The BJP government elected in 2014 made waves as the first time since 1984 that a single party formed the government without support from other parties and with so little opposition. The Vajpayee government, formed at the turn of the millennium, with the strength of the NDA coalition, had set the pattern for the next decade and beyond. The government formed in 1999 under Late Atal Bihari Vajpayee, was the third one under his premiership, and the first one that lasted its full term in office.
The NDA or National Democratic Alliance set the tone for Indian politics in that era. This government had the job of maintaining the benefits of the new economy in India while also maintaining its ideological difference from its predecessor. Additionally, the Vajpayee regime was also managing the Kargil war- the conflict itself (though technically during the second Vajpayee government) and its outcomes. The Vajpayee government tried to portray their vision of a ‘Shining India’ as the cornerstone of their campaign when they called for the general elections six months early. Somehow, and many have claimed this was in the rural sector, the NDA fell short and in 2004 it was the United Progressive Alliance (UPA) that came to power, with the Congress at the helm, and was able to continue in power post the 2009 elections as well. The UPA-1 and UPA-2 regimes have been lauded for the high rate of economic growth— though the present government has made its point that this was ‘exaggerated’, through the back-series data it released, having changed the base year. The two UPA regimes also introduced several social development schemes, which have since been re-christened and continue even today. The UPA-2 regime was however fraught with controversy, with scam after scam coming to light.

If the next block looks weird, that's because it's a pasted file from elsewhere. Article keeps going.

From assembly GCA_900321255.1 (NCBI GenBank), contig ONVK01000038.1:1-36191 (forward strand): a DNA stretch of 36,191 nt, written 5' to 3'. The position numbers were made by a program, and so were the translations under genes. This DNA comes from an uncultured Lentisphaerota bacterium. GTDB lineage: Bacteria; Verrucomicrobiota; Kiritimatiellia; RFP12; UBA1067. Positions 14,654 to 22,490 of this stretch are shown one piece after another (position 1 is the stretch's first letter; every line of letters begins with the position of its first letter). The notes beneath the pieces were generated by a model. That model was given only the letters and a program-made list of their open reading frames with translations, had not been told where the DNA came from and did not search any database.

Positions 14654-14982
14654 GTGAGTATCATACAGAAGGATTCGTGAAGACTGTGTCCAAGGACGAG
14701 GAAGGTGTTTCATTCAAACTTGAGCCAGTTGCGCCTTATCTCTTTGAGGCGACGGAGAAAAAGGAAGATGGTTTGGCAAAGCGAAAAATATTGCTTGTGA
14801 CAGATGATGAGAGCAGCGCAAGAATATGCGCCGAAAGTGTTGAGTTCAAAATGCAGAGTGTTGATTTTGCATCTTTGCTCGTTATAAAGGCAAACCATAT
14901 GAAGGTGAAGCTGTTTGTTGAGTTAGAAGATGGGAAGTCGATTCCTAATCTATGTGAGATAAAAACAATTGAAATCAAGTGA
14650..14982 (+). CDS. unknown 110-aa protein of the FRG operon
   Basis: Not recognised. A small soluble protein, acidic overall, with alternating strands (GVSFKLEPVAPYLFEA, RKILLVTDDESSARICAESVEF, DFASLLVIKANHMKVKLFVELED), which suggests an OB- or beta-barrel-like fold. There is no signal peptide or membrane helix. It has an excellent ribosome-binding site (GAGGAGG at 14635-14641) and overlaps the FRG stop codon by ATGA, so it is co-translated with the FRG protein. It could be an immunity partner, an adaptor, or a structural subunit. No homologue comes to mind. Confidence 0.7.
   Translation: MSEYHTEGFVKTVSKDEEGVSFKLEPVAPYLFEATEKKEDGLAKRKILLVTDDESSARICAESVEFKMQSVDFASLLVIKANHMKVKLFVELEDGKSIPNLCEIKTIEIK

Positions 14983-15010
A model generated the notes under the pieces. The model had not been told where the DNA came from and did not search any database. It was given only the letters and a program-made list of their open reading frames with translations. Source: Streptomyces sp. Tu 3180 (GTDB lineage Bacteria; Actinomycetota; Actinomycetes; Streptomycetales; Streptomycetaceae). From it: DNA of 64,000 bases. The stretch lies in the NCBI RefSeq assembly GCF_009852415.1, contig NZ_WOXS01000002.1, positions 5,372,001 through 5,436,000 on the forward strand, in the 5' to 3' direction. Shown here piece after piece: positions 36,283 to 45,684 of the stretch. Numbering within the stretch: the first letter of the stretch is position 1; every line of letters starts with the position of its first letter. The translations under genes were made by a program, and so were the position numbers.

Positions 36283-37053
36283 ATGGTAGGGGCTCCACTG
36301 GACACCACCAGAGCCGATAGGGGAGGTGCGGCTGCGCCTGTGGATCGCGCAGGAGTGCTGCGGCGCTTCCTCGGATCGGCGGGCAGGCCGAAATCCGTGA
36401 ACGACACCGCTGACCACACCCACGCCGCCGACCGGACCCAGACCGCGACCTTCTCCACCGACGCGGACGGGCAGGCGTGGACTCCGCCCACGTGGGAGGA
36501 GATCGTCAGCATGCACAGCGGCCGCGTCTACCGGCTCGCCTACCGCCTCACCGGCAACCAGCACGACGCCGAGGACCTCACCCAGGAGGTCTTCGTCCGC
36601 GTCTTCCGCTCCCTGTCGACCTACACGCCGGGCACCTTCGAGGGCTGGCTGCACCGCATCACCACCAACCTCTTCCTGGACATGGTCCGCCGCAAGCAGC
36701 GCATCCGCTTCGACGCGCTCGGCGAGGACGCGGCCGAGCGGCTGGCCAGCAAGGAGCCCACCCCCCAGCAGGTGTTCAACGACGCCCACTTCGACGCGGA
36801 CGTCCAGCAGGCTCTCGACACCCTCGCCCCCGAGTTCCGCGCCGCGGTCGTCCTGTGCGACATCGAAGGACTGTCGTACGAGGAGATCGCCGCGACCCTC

Another let-down of the UPA-2 government was the high rate of inflation. At the time of the 2014 election, it was with the promise of reducing this, doing away with corruption and creating employment that the BJP came to power. The entire campaign of the BJP was based on the promise of Acche Din. In retrospect, as 2019 draws closer, one can see just how much of this the Modi government has delivered on. As of 2017, India’s ranking in the World Bank’s Ease of Doing Business Index has gone up to the 100th position 1, and India stands 88th in the global Corruption Perception Index released by Transparency International. 2 The government’s measure of Demonetisation and its introduction of the Goods and Services Tax (GST) have been both praised and criticized, and considered subjectively as both hits and misses. The success of these moves depends whom you ask, but it is safe to say that by 2018 the economy has recovered from whatever slumps it faced due to the introduction of demonetisation and GST. One area in which the Modi government has not yet been able to deliver is employment generation. With lakhs being added each year to the labour force, the shortage in creation of jobs is certainly a threat to the future of the economy.
Another looming storm cloud over the Modi-led BJP regime is the problem of the agricultural sector. Adding to this is the intensification of regional disparity, and growing right wing ideology received negatively by some sections of the population. These are the challenges facing the BJP in their campaign for the 2019 polls. The recent election results in the five states of Rajasthan, Chhattisgarh, Telengana, Madhya Pradesh and Mizoram paint a worrying picture for the BJP, which has lost power in regions of the Hindi heartland. But the question raised by the Congress victory is whether this victory is because people wanted the Congress or because they simply didn’t want the BJP. This definitely shakes up the Centre’s confidence in their campaign for 2019— a campaign that was actually tactfully carried out throughout the tenure, since 2014— and leaves the question of 2019 open-ended.
Article contributed by: